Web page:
Aust. Network Ten ‘Brainwashing’ Viewers

By Phil Han

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The use of forbidden advertising ‘brainwashing’ techniques by Network Ten in its Aria Awards coverage may go unpunished because Australia’s broadcasting watchdog has received no complaints about the incident.

The ABC’s Media Watch exposed Ten’s use of split-second subliminal sponsor logos during the music awards. The logos are not consciously perceived by most viewers and are banned under broadcasting laws.

The Australian Communication and Media Authority (ACMA) have said that they have not received any formal complaints in regards to the subliminal ads, but did say that a complaint needs to be filed with Network Ten before ACMA can investigate.

But Network Ten says it has received no complaints.

Margaret Fearn, a spokesman for Network Ten, denied any wrongdoing, refused to acknowledge that there was any subliminal advertising involved and said no formal complaints have been received.

“Claims that our ARIA’s nominations packages included subliminal or near-subliminal advertising are incorrect,” Ms Fearn said.

During the October 28 telecast, advertisers received two award categories to sponsor, from which their logo would be featured at the start and end of each nominations package.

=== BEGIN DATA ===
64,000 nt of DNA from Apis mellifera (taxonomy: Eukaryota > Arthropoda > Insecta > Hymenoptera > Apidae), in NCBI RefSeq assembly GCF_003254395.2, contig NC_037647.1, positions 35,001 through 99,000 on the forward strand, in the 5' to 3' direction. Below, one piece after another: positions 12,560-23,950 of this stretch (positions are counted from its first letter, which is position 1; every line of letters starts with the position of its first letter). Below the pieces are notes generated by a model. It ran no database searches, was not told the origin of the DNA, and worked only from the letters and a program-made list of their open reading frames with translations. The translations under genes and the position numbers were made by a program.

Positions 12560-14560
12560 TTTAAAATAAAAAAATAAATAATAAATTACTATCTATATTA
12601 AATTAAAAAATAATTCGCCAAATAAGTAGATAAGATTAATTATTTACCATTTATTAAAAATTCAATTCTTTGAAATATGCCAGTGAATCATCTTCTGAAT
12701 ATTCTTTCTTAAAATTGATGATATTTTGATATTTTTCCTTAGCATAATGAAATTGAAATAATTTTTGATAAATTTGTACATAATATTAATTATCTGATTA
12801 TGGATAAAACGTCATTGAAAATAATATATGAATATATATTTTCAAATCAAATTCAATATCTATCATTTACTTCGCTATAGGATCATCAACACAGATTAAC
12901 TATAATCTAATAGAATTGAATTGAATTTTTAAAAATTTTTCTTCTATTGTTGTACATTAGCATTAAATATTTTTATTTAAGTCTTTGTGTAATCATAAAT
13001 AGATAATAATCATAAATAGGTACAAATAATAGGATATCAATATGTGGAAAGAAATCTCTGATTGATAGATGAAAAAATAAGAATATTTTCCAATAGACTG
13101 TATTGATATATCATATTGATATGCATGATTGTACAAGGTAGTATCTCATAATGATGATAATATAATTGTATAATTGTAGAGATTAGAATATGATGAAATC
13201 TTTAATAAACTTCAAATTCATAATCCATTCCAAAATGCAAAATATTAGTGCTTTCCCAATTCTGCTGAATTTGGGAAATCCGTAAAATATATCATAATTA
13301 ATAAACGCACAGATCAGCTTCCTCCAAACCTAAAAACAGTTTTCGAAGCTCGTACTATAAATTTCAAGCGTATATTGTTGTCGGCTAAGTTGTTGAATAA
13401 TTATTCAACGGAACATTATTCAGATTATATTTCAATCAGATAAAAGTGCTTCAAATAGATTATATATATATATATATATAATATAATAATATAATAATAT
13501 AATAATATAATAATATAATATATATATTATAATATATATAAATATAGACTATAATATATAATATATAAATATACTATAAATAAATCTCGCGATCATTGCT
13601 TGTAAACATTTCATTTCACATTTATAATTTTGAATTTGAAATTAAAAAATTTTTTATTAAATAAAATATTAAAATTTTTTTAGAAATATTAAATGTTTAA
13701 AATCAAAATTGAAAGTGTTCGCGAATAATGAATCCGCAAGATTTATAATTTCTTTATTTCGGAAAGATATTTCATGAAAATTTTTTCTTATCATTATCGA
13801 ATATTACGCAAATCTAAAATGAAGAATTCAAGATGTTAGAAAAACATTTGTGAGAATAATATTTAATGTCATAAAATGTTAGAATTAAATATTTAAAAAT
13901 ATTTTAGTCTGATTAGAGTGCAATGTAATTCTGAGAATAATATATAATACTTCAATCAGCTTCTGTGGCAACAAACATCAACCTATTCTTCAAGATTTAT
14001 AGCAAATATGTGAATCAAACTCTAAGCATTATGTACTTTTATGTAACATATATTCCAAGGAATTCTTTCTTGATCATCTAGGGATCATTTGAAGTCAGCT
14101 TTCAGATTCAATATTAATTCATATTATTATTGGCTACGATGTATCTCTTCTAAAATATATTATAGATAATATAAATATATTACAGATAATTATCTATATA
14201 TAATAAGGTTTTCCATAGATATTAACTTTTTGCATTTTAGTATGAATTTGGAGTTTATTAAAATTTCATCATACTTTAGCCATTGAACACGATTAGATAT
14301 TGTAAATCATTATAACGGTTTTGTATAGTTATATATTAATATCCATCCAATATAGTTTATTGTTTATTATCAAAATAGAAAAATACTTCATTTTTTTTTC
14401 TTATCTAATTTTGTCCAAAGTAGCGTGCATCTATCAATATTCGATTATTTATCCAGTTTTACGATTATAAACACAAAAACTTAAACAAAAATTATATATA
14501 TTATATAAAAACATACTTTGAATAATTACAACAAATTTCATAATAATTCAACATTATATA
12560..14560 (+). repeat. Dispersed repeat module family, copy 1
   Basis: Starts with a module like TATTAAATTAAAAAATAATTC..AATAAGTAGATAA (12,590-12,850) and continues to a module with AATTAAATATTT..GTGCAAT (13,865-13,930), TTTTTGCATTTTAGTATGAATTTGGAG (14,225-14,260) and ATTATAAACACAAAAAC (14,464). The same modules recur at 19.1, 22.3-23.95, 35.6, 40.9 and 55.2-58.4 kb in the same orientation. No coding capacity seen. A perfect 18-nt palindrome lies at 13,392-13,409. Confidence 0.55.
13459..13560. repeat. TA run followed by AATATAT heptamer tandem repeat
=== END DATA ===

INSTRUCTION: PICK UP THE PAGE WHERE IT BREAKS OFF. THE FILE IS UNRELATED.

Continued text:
However, during the introduction of nominated artists, very quick bursts of the sponsor’s logo were shown several times.

After a closer analysis of the telecast, it was revealed that the subliminal advertisements ranged anywhere from one frame per second, to four frames per second.

That is .04 to .16 seconds, or considerably less time than the average eyeblink.

Media experts say viewers cannot consciously take in a shot that short and that it must be regarded as subliminal advertising.

“If we are being given little bursts of ads within our programs, it’s an attempt to condition us outside our right to resist it,” co-ordinator at UTS Insearch and media expert Dr Mike Minehan said.

“It is far too rapid for us to be conscience of an image, and I would say that it’s a deliberate attempt at subliminal advertising.”

Lucy Cochran, a senior strategist at advertising firm Saatchi and Saatchi says using subliminal messagining can more often than not backfire.

“If a brand tries to trick or fool consumers, watch out for the major backlash,” Ms Cochran said.

Network Ten continues to defend the advertising process, saying it was part of a method called ‘rapid cuts’ which is commonly used in music presentations.

Complaints can be made to ACMA at (02) 9334-7700

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